Armed anti-lockdown protesters in Michigan, beaches closed in California

Here are the latest coronavirus updates from around the world.
Image: Outbreak of the coronavirus disease (COVID-19) in Seattle
A physician administers a test for COVID-19 at a mobile testing site Wednesday in Seattle. David Ryder / Reuters

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As states around the U.S. consider reopening, the country's death toll topped 61,000, according to an NBC News tally. Globally, there have been more than 232,000 deaths from the coronavirus pandemic, according to data from Johns Hopkins University.

Protesters, some armed, demonstrated on Thursday against the Michigan lockdown on the steps of the state capitol building. And in California, Gov. Gavin Newsom shut down beaches in Orange County after seeing what he called "disturbing" images of crowds from over the weekend.

Florida on Wednesday announced that it would slowly reopen. Gov. Ron DeSantis said the plan to lift restrictions "in a very measured, thoughtful and data-driven way," will go into effect Monday in every county except the three where most of the state's COVID-19 cases have been reported.

Meanwhile, South Korea recorded no new domestic COVID-19 cases for the first time in 72 days. The country dealt with the first major outbreak outside China, but brought the crisis under control with a massive testing campaign and intensive contact tracing.

Here's what to know about the coronavirus, plus a timeline of the most critical moments:

This live coverage has now ended. Continue reading May 1 coronavirus news.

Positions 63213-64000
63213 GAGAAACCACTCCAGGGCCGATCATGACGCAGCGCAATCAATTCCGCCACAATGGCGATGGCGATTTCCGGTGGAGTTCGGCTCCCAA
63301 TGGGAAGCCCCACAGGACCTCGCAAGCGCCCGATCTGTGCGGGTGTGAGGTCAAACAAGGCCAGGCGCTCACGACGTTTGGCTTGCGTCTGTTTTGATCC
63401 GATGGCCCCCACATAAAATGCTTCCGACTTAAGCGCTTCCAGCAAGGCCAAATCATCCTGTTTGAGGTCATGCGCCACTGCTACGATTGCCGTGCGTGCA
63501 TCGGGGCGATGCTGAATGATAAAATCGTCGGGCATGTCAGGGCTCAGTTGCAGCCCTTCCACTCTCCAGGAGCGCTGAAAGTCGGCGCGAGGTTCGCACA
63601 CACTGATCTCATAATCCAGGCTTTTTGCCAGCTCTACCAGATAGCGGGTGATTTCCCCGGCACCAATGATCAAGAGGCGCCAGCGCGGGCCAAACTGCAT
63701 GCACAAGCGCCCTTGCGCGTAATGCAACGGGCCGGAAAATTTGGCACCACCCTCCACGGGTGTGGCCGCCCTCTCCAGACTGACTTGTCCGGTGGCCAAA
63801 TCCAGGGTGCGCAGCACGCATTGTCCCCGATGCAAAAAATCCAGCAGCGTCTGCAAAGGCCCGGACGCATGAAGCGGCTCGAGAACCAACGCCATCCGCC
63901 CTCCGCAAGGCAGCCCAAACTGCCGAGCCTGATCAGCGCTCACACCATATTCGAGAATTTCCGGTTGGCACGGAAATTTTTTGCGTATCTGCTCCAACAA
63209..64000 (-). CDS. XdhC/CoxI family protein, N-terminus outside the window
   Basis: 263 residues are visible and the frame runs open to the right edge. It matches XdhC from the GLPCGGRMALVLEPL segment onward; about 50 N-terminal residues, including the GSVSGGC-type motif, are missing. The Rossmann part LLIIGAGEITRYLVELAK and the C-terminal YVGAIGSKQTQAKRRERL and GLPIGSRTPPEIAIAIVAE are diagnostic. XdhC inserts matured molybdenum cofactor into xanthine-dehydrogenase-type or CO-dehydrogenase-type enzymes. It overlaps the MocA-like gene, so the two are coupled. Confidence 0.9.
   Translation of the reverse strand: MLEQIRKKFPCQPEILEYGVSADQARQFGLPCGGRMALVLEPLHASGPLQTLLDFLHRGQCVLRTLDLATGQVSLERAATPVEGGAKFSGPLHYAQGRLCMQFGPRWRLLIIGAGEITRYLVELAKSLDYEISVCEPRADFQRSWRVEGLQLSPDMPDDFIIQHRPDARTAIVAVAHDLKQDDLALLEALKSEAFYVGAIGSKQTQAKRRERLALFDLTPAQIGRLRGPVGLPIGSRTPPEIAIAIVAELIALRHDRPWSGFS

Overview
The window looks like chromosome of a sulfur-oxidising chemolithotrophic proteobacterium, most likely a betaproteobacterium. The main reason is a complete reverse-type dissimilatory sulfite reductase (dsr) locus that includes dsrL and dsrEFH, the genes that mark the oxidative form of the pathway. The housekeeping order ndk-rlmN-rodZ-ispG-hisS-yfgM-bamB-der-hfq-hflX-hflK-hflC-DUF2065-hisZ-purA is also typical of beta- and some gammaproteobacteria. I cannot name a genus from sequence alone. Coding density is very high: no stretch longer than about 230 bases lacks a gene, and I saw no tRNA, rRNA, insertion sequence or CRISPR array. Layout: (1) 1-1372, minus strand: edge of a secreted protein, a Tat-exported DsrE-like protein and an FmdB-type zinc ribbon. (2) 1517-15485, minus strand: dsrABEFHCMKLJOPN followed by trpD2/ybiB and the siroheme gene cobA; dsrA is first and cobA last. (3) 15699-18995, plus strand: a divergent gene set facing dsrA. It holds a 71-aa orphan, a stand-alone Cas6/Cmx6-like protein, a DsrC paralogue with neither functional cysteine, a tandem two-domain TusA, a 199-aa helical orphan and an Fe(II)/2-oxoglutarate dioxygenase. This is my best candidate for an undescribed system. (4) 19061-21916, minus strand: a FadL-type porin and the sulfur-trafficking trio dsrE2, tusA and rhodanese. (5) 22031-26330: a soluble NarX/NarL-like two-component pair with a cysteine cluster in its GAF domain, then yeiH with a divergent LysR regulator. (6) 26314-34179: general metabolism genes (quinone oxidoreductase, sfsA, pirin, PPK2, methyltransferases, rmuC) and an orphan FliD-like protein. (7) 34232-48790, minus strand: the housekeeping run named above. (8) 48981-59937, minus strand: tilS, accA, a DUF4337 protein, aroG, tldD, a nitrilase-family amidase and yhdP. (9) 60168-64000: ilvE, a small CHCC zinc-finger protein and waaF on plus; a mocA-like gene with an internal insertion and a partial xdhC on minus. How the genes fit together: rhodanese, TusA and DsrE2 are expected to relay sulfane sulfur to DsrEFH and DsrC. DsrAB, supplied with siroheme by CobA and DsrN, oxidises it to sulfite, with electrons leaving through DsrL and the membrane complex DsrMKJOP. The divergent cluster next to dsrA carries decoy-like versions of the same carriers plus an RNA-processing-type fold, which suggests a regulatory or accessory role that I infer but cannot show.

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Fauci warns states against reopening too soon

WASHINGTON — Dr. Anthony Fauci said Thursday that states that are reopening their economies or states that are considering taking that action soon “can’t just leap over things” and get into a situation where the coronavirus makes a rebound in that region.

In an interview on the “TODAY” show, Savannah Guthrie asked Fauci whether the states that are beginning to reopen have the capability to conduct the contact tracing needed if an outbreak starts again. Fauci said that he can’t go state by state but urged states that don’t have the capability to “go very slowly.”

“You can't just leap over things and get into a situation where you're really tempting a rebound. That's the thing I get concerned about,” he said. “I hope they don't do that.”

Serbians protests against strict lockdown measures with pans and horns

A cacophony of tin pans, drums, whistles, and horns has reverberated through much of Serbia on Wednesday as stuck-at-home citizens vented their anger at the government and its strict containment measures to curb the coronavirus.

For the fourth night in a row on Wednesday evening, people across Serbia responded to the call by the Don’t Let Belgrade Drown Initiative to protest by making noise against what they called dictatorship in the country, local news reported. The noise starts at 8:05 p.m. after the applause for medical staff. Later in the evening on Wednesday, supporters of the ruling Serbian party organized a counter-noise protest, lighting torches and cheering President Aleksandar Vucic.

Serbia, which has reported 8,497 confirmed COVID-19 cases and 173 deaths from the virus, introduced stringent measures last month, including a state of emergency, closure of borders, daily curfew from 4 p.m. local time, and total lockdowns all weekend, including all four days of the Easter holiday. While the government has started to lift restrictions as the rate of infections slows, it said that a lockdown during the Labor Day holiday on May 1 — a important celebration in Serbia — should remain in place.

Britain likely to miss virus testing target, minister admits